Nobody likes IT services contracts. They’re long, boring and complicated. But yes, you need them. Here are our Top 5 tips for what yours should cover.
- Who owns what? Unless you’re renting out your hardware, if your customer has paid for it, it makes sense for them to own it too. But most hardware won’t work without software, and the software you provide contains valuable IP rights. Make sure you don’t pass on your ownership rights in the software to your customer, a limited licence to use is sufficient.
- What are you actually providing? It’s important to set out clearly what you are and aren’t providing. This enables you to negotiate further fees if your customer requests things outside the original scope (you should also have a good change request process).
- Should I agree to put my software in escrow? While keeping your crown jewels to yourself is preferred, escrow makes sense from your customer’s point of view if the software is critical to the functioning of their business. The risk of exposing your technology to your customer can easily be reduced by imposing restrictions on when and how the software will be released.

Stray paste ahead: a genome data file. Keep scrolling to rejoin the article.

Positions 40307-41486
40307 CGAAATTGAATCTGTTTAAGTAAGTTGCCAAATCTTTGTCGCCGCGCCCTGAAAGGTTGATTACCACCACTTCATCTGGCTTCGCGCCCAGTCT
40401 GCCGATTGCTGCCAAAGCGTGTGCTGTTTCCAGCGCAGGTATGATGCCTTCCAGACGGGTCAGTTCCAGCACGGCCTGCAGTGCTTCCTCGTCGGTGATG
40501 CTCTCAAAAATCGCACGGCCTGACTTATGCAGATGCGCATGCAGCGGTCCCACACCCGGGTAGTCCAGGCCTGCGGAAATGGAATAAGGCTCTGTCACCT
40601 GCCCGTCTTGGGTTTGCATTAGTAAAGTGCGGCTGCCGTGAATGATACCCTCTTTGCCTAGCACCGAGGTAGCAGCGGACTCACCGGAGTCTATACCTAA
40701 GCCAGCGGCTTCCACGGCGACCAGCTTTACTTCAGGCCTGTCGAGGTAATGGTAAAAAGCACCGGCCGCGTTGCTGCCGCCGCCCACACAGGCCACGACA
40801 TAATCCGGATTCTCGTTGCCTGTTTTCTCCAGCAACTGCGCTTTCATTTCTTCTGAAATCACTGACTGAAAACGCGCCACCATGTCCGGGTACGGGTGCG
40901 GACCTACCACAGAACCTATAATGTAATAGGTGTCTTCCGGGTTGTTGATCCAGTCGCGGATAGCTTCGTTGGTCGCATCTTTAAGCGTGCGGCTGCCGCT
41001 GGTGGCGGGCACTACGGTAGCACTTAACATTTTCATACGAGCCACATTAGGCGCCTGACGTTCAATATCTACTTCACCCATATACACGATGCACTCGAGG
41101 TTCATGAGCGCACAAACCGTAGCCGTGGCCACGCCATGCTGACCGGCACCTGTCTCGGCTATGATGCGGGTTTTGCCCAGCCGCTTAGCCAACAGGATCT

- What happens on termination? Alas, all good things come to an end. Consider whether you need a transition period for your customer to move their services. How long will this period be? What will you charge for your assistance? Also, make sure that the customer returns the stuff that you own (especially your software).
- I warrant that... If you’re going to provide warranties, make sure they are true! In any case, you should tie any warranties back to documentation or specifications that you provide to the customer, and make sure that the warranties have an expiry date.